Tim was first diagnosed with multiple sclerosis (MS) aged 32. From the age of 19, Tim had experienced intermittent symptoms, a kind of MS is known as ‘Relapsing/Remitting’. Attacks would temporarily affect his eyes, muscles In his legs, arms and face.
Since 2017, Tim’s condition developed to ‘Secondary Progressive’, presenting an advanced and permanent array of symptoms.
Tim initially kept his condition to himself “because it was nobody’s business and I didn’t want people to freak out”, but by 2013 his mobility was affected and he began using a walking stick. So he spilt the beans on the Australian comedy TV show, GNW.
Despite his MS, Tim continues to internationally tour live comedy shows, teach comedy screenwriting, write & direct movies and work as a national advocate for disability employment.
Tim has written and performed a variety of live shows covering the issue of disability, disability employment and the work of carers. Including his recent shows with the Doug Anthony Allstars, and his trilogy of live comedy show trilogy: Carry a Big Stick, Fast Life on Wheels and Smashing Life (Motivation for Idiots!).
Tim stresses that the decision to share information about your own MS is a matter of personal judgement. If you don’t have visible symptoms there may be no immediate reason to disclose your MS.
MS is an illness of the central nervous system. Worldwide, over 2.8 million people have MS.
MS is caused by the autoimmune system causing damage to myelin – a fatty material that insulates nerves, similar to the tubing around an electric wire. ‘Demyelination’ disrupts electrical impulses to and from the brain.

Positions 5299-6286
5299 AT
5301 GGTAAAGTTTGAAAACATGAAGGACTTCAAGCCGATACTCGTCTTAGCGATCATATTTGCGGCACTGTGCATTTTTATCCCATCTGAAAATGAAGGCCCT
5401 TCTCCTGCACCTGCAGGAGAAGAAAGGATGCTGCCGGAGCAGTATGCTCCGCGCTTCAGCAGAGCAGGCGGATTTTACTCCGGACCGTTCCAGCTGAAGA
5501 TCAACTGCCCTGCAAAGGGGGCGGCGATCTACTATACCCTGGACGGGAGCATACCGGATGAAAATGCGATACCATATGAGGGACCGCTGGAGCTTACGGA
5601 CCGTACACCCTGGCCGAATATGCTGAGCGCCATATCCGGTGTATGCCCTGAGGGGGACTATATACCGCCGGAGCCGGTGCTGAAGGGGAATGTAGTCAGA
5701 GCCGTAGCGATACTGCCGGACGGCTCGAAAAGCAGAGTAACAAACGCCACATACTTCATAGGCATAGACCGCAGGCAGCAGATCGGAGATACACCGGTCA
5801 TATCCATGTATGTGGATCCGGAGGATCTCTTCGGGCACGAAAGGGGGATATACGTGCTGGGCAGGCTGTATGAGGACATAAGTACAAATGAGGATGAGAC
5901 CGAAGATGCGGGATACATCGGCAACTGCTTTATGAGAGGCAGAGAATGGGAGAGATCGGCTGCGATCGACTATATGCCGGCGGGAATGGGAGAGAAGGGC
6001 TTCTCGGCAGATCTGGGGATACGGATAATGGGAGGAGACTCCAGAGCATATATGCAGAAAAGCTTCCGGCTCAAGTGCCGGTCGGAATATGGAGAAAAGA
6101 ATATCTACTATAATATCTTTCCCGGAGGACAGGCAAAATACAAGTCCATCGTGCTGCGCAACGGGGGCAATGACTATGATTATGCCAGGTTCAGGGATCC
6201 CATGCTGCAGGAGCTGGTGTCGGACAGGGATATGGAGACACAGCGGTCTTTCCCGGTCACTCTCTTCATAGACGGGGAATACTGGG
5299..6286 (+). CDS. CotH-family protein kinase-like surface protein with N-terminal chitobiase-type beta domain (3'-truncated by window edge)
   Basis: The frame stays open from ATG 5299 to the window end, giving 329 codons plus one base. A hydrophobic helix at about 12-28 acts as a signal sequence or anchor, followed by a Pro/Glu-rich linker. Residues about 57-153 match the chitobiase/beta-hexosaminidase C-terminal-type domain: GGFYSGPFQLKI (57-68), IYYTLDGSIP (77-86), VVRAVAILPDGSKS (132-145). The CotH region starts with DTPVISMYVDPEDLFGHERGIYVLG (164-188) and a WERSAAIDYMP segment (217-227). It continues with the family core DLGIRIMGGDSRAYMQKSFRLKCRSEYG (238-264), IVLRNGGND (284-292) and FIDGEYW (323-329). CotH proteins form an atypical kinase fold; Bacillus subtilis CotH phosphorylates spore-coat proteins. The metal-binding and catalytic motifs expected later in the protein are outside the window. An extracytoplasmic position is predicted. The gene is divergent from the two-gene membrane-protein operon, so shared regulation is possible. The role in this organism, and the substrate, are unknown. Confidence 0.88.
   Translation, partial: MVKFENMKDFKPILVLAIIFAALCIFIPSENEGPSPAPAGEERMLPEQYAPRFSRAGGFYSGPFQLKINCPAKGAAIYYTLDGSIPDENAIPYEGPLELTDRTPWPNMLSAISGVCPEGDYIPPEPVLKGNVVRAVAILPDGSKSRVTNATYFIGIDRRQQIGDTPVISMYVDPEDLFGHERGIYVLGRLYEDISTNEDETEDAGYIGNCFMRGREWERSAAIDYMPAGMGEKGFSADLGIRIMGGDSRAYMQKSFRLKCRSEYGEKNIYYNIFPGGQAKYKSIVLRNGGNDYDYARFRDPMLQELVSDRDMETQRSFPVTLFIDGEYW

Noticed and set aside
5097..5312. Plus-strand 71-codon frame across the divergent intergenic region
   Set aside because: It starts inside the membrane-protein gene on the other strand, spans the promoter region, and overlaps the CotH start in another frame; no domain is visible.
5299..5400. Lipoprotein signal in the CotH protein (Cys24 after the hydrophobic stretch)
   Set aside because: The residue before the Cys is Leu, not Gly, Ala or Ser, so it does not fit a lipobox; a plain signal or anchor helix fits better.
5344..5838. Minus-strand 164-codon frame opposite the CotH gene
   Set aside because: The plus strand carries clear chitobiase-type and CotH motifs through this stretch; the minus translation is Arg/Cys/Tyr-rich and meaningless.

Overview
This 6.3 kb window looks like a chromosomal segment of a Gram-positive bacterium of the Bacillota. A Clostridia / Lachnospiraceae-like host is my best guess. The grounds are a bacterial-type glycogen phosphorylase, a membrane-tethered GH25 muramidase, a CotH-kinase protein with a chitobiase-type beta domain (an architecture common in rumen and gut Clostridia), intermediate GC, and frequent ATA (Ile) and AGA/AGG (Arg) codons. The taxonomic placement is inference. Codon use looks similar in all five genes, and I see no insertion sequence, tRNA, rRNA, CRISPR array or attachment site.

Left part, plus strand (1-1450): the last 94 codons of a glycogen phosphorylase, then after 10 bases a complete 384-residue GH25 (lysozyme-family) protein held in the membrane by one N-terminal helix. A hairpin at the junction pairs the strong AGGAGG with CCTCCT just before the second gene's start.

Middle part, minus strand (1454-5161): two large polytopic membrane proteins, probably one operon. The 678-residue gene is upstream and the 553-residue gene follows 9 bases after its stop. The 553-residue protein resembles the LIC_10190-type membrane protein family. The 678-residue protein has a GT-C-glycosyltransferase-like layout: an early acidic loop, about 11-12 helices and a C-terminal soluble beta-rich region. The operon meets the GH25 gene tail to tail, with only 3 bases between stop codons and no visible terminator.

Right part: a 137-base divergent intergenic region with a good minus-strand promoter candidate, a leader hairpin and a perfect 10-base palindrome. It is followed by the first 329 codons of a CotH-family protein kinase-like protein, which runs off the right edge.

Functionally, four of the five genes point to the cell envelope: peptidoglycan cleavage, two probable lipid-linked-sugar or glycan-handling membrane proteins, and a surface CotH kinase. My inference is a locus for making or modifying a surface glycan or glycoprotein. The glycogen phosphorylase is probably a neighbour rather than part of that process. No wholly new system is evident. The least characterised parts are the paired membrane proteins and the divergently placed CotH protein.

The good news is many employers will offer support to allow someone to continue working if they understand their needs. Often, any expenses required to adjust a workplace are reimbursed by the government. And most educational institutions can make adjustments to schedules, requirements for entry while respecting your privacy.
MS is highly variable in terms of symptoms, severity and persistence. For more information about MS, check out the MS Australia website. If you’re concerned you are experiencing symptoms associated with neurological illnesses, speak to your doctor.
Watch some videos showing how Tim deals with the challenges of MS…
Tim Ferguson launched the MS Australia Connections Hub to help people with MS connect virtually for World MS Day 2020. The Connections Hub allows people in Australia and across the world to upload and share their tips for self-care.